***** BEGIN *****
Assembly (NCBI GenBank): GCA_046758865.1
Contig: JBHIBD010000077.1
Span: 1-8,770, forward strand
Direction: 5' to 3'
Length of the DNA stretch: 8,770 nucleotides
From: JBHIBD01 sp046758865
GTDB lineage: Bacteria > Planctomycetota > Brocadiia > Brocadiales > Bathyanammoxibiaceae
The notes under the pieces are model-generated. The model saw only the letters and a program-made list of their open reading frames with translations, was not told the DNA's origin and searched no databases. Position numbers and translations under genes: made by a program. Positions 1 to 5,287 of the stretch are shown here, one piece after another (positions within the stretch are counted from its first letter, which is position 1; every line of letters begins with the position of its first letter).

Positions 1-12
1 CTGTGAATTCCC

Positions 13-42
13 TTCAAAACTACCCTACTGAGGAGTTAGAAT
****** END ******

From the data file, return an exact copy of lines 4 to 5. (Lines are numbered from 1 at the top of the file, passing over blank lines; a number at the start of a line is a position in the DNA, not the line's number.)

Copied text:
Direction: 5' to 3'
Length of the DNA stretch: 8,770 nucleotides